Data rates of 20, 40, 250 kbps
Star topology or peer-to-peer operation, up to 255
devices/nodes per network
Support for low-latency devices
CSMA/CA (carrier sense multiple access with collision
avoidance) channel access
Very low power consumption: targets sensor networks
(battery-driven nodes, lifetime maximization)
Frequency of operation in ISM bands
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Ultra Wide Band radio (UWB)


Impulse radio: sends pulses of tens of
picoseconds (10-12) to nanoseconds (10-9) - duty
cycle of only a fraction of a percent
Uses a lot of bandwidth (order of GHz)
Low probability of detection by others +
beneficial interference properties: low transmit
power (density) spread over wide bandwidth
This also results in short range.
Excellent positioning (ranging) capability +
potential of high data rates
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Why is UWB interesting?


Unique location and positioning properties
Low power transmitters
10 times lower than Bluetooth for same range/data rate

Very high data rates possible


7.5 GHz of free spectrum in the U.S.
FCC (Federal Communications Commission) recently legalized UWB for
commercial use in the US
Spectrum allocation overlays existing users, but allowed power level is
very low, to minimize interference

55

Worldwide interoperability for


Microwave Access (WiMAX)

Standard based IEEE 802.16 Wireless MAN family/ETSI HiperMAN


technology, enabling delivery of last mile (outdoor) wireless
broadband access, as an alternative to cable and DSL. Several bands
possible.

OFDM-based adaptive modulation, 256 subchannels.

Antenna diversity/MIMO capability.

Fixed, nomadic, portable, and mobile wireless broadband connectivity


without the need for direct line-of-sight (LOS) to base station.

In a typical cell radius deployment of 3 to 10 kms, expected to deliver


capacities of up to 50 Mbps per channel, for fixed and portable access.

Mobile network deployments are expected to provide up to 15 Mbps of


capacity within a typical cell radius deployment of up to 3 kms.

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802.16: WiMAX
point-to-point

like 802.11 & cellular:


base station model
transmissions to/from
base station by hosts
with omnidirectional
antenna
base station-to-base
station backhaul with
point-to-point antenna

point-to-multipoint

unlike 802.11:
range ~ 10 km (city
rather than coffee
shop)
~14 Mbps

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Satellite systems

Cover very large areas


Different orbit heights
GEOs (~40000 km) via MEOs (2000-10000 km) to LEOs (<2000
km)
Trade-off between coverage, rate, and power budget

Optimal for one-way transmission:


Radio (e.g. DAB) and TV (SatTV) broadcasting

Many two-way systems struggling or bankrupt...


Too expensive alternative to terrestrial systems
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Paging systems
Broad coverage for (very) short messaging
Message broadcast from all base stations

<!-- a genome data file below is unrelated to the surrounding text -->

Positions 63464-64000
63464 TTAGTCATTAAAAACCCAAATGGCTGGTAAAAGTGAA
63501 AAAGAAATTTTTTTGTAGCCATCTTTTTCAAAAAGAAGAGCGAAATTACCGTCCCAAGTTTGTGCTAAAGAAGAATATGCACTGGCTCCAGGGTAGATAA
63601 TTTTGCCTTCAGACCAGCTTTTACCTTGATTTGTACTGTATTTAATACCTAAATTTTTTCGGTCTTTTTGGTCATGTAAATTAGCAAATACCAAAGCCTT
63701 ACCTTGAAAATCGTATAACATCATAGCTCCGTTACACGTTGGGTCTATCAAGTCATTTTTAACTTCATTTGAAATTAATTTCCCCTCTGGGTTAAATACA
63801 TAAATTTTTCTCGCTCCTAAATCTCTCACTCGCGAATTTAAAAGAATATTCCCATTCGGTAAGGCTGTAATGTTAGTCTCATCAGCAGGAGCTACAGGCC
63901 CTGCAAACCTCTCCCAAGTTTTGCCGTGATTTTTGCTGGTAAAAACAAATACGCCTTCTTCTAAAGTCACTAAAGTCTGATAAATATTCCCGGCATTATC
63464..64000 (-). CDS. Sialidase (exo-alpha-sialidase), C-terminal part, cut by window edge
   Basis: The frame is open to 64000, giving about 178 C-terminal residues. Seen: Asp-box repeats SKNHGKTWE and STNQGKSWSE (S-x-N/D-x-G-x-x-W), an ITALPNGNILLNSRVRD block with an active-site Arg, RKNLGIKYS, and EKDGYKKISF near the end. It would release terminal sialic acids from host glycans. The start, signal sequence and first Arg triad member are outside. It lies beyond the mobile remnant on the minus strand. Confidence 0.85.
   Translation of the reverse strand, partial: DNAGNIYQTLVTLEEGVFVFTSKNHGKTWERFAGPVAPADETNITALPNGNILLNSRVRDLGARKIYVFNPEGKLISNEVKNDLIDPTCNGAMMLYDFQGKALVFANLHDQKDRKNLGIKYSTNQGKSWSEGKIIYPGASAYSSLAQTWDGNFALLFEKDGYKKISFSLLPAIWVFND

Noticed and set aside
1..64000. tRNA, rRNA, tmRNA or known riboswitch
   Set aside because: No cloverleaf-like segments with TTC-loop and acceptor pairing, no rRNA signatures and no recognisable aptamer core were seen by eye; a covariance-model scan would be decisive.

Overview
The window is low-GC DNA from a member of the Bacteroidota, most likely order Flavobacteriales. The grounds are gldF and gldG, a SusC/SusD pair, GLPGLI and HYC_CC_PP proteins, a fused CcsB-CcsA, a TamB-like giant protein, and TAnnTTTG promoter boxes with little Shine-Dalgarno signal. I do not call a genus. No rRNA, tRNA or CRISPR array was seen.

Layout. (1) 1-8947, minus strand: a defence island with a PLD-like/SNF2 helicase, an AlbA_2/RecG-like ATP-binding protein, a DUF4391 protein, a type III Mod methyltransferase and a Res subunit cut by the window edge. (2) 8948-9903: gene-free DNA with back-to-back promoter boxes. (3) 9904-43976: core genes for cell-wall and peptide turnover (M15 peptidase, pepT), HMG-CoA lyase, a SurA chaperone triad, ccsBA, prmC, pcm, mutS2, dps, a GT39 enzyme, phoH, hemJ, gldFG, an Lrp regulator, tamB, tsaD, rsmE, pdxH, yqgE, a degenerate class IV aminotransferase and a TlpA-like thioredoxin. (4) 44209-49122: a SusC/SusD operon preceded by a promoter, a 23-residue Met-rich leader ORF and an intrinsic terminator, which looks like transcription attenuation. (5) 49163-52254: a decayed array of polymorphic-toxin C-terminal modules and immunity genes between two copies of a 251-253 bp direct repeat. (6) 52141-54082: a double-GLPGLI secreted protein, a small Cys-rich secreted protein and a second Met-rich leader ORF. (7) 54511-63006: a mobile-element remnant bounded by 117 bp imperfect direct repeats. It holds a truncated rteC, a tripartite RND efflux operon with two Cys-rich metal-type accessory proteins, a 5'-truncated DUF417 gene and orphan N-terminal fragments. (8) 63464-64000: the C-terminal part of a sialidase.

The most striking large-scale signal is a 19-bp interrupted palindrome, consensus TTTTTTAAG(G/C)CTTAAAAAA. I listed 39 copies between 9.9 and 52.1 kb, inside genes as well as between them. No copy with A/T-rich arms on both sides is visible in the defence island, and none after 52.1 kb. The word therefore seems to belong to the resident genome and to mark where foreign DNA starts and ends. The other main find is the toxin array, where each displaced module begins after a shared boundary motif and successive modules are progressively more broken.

Simple terminals
Optimized for 1-way transmission
Answer-back is hard
Overtaken by cellular obsolete

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New systems
Ad hoc wireless networks
Sensor and distributed control networks

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Ad hoc networks
Self-configuring mobile networks with no
infrastructure
Rapid deployment and reconfiguration
Robust to node failure
Despite much research activity, there remain
many significant technical challenges

Note: Ad hoc (Latin) means for this only. It generally signifies a solution designed for a specific
problem or task, non-generalizable, and not intended to be able to be adapted to other purposes.
61 to
E.g., the term ad hoc networking typically refers to a system of network elements that combine
form a network requiring little or no planning.

Ad hoc networks

Peer-to-peer communications.
No backbone infrastructure (no base stations)
Truly wireless!

Routing can be multihop.


Topology is dynamic in time; networks self-organize.
No centralized coordination.
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Mobile ad hoc networks


Characteristics
- Infrastructure-less
- All nodes are potentially mobile
- Network topology is dynamic
- All nodes act as individual routers
Examples
- Disaster recovery situations
- Battlefield communications
- Law enforcement operations
- Civilian applications
Objectives
- Maintain connectivity between mobile devices
- Provide congestion-free routing for multimedia traffic
- Support scalability
- Minimize memory, bandwidth and energy consumption
Note: Scalability, as a property of systems, is a highly significant issue in electronics systems,
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databases, routers, and networking. A system whose performance improves after adding hardware,
proportionally to the capacity added, is said to be a scalable system.

Design issues
Ad hoc networks provide a flexible network